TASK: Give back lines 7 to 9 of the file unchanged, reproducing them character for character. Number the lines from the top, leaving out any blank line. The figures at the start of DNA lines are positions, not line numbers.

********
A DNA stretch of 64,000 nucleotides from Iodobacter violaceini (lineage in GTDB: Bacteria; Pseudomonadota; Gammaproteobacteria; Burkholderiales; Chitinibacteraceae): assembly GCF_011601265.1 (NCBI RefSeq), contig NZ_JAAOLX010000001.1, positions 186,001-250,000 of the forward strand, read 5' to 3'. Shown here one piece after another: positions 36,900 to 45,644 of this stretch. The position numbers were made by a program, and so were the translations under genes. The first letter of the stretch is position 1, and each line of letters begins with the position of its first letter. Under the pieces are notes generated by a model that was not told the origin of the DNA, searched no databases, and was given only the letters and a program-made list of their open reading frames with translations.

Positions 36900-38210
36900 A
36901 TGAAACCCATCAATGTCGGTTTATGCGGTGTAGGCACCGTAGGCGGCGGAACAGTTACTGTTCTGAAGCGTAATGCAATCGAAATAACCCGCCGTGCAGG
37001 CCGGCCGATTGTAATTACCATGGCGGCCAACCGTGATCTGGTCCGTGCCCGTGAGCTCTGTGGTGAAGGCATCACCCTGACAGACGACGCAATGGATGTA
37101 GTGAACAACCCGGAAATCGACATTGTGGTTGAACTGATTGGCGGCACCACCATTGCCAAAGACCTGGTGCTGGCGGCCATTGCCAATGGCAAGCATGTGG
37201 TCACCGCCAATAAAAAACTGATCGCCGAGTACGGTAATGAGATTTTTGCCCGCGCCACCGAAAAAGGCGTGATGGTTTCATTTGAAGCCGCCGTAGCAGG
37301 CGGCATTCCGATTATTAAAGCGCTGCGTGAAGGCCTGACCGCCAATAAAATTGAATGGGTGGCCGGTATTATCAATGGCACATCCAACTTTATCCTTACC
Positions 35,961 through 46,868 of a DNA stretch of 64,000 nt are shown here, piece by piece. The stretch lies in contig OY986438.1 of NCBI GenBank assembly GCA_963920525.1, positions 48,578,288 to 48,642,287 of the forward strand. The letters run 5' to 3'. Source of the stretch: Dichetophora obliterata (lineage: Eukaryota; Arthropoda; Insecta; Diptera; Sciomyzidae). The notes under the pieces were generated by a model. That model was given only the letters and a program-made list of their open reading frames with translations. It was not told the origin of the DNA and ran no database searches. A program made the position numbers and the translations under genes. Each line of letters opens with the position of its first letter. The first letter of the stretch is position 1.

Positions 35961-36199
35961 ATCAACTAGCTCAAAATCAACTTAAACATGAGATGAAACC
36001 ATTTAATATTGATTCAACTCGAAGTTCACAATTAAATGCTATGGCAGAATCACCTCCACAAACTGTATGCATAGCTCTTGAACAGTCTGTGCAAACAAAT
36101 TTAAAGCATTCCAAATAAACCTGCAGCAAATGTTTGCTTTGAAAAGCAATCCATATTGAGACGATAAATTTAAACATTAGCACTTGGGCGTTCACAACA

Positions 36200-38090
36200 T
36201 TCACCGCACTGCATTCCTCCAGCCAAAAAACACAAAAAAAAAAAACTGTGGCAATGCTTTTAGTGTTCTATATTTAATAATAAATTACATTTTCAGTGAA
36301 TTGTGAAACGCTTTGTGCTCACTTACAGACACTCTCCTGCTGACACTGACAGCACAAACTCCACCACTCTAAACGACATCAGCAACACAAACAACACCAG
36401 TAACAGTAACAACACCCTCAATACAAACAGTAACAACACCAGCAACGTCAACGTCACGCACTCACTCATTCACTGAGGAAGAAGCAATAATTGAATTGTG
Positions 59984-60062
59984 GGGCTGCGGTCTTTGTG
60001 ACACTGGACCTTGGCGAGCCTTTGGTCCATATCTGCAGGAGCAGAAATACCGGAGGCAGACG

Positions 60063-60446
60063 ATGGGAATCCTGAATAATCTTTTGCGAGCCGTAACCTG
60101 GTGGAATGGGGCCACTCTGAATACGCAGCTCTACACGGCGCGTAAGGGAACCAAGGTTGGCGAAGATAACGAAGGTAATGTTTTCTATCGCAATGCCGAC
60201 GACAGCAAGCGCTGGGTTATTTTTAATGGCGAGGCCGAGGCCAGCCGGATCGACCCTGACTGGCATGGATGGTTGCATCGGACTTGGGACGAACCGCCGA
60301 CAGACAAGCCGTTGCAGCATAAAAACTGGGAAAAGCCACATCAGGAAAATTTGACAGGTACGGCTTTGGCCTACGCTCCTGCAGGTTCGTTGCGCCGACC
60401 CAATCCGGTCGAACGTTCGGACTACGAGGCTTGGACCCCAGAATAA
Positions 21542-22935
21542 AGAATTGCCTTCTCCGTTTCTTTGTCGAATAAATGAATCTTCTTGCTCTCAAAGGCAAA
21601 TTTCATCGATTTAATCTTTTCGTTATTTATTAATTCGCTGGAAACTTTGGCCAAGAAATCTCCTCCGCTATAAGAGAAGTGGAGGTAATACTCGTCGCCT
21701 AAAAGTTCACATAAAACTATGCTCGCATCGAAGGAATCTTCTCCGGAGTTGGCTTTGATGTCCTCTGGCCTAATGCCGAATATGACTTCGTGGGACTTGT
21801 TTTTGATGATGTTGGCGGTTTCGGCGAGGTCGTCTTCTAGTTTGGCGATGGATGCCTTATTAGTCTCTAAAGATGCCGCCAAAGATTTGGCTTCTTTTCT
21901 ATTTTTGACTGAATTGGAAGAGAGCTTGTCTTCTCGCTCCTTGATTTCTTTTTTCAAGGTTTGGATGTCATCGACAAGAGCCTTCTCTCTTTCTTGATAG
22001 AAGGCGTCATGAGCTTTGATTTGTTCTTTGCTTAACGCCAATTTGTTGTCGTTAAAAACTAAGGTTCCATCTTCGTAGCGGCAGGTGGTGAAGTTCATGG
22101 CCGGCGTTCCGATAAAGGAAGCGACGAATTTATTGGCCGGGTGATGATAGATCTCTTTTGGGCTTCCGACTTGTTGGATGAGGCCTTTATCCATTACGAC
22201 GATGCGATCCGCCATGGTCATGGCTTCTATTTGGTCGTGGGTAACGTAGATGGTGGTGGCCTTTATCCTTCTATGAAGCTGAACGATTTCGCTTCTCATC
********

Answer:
37201 TCACCGCCAATAAAAAACTGATCGCCGAGTACGGTAATGAGATTTTTGCCCGCGCCACCGAAAAAGGCGTGATGGTTTCATTTGAAGCCGCCGTAGCAGG
37301 CGGCATTCCGATTATTAAAGCGCTGCGTGAAGGCCTGACCGCCAATAAAATTGAATGGGTGGCCGGTATTATCAATGGCACATCCAACTTTATCCTTACC
Positions 35,961 through 46,868 of a DNA stretch of 64,000 nt are shown here, piece by piece. The stretch lies in contig OY986438.1 of NCBI GenBank assembly GCA_963920525.1, positions 48,578,288 to 48,642,287 of the forward strand. The letters run 5' to 3'. Source of the stretch: Dichetophora obliterata (lineage: Eukaryota; Arthropoda; Insecta; Diptera; Sciomyzidae). The notes under the pieces were generated by a model. That model was given only the letters and a program-made list of their open reading frames with translations. It was not told the origin of the DNA and ran no database searches. A program made the position numbers and the translations under genes. Each line of letters opens with the position of its first letter. The first letter of the stretch is position 1.